No. If you have an attorney representing you, then it's pretty much an all or nothing kind of deal. You can't do part of the case, i.e. correspondence, and have an attorney do the other parts. Moreover, you could be impeding your attorney's efforts. You could be helping your attorney behind the scenes, but you can't be both pro se and have an attorney.
Moreover, no attorney will take your case without having the authority to work the case the way he/she sees fit. If an attorney does not have the autonomy to practice law the way he/she feels is appropriate, it could also pose a risk of malpractice or create other issues that could harm your case or your attorney's representation of you.
DISCLAIMER: Brandy A. Peeples is licensed to practice law in the State of Maryland. This answer is being provided for informational purposes only and the laws of your jurisdiction may differ. This answer based on general legal principles and is not intended for the purpose of providing specific legal advice or opinions. Under no circumstances does this answer constitute the establishment of an attorney-client relationship. For legal advice relating to your specific situation, I strongly urge you to consult with an attorney in your area. NO COMMUNICATIONS WITH ME ARE TO BE CONSTRUED AS ARISING FROM AN ATTORNEY-CLIENT RELATIONSHIP AND NO ATTORNEY-CLIENT RELATIONSHIP WILL BE ESTABLISHED WITH ME UNLESS I HAVE EXPRESSLY AGREED TO UNDERTAKE YOUR REPRESENTATION, WHICH INCLUDES THE EXECUTION OF A WRITTEN AGREEMENT OF RETAINER.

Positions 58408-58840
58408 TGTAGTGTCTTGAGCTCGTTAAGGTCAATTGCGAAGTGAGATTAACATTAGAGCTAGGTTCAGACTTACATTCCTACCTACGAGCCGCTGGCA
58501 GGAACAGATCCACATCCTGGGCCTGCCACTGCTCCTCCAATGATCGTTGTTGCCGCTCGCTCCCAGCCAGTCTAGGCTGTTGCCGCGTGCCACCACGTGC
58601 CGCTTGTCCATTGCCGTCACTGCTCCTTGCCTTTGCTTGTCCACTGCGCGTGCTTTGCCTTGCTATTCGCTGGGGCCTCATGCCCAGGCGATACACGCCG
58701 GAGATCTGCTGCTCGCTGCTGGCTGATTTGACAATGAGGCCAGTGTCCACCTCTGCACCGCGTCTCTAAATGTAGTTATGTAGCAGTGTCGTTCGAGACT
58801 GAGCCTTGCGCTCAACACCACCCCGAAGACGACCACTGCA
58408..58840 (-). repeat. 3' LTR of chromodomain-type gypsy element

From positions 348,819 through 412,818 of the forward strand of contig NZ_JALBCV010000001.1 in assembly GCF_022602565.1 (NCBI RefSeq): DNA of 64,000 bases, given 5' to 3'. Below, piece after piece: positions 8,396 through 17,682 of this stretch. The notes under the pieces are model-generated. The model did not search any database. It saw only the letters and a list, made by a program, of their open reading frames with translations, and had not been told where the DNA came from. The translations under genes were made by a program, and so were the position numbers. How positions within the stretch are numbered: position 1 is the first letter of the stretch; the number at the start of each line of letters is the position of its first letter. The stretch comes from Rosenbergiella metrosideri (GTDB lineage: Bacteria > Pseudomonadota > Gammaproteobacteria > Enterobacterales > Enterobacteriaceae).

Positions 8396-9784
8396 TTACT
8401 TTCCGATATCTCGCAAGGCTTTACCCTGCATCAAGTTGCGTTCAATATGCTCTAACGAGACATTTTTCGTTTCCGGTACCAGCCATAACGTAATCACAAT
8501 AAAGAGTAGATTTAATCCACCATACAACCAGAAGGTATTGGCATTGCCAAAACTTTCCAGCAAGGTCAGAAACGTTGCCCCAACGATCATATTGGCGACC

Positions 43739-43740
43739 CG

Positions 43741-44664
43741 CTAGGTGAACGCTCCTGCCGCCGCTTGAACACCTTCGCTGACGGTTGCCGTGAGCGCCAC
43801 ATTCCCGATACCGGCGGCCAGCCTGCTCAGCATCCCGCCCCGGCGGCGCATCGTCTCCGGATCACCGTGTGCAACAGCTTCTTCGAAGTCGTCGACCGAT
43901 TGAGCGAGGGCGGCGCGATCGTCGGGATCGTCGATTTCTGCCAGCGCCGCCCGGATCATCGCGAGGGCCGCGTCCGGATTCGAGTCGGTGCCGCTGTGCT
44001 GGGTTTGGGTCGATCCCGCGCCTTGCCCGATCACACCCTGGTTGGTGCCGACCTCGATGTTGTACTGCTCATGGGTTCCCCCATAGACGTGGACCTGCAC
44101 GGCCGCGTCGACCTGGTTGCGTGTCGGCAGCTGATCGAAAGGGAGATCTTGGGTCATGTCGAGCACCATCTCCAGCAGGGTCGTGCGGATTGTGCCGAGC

California allows (and even encourages in situations like yours) a "limited scope representation" in family law cases. This allows the attorney to handle only specific aspects of your case without assuming responsibility for the entire case. Any family law attorney that you consult should be familiar with the concept and with the forms that need to be filed.
My Maryland colleagues response - which is dead wrong - demonstrates the danger on AVVO of relying on responses by attorneys who are not licensed to practice in the state where the question is posed.
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On this basis, your best approach would be to spend a couple of hours with an attorney before the court hearing and let him/her prepare you and organize you in terms of what evidence you have and the presentation of that evidence. Otherwise, you have no hope for things going well. Obviously, your ex has a statistical advantage having a full-time attorney available for every facet of litigation. It is not like you hire me for 2 hours and you are going to prepare everything yourself, cut yourself open and have me rush in to do the heart surgery. A very experienced attorney is going to have many tools, including time you spend on tactics that you will not have in your tool bag.
I hope this information is helpful. John N. Kitta, Esq.
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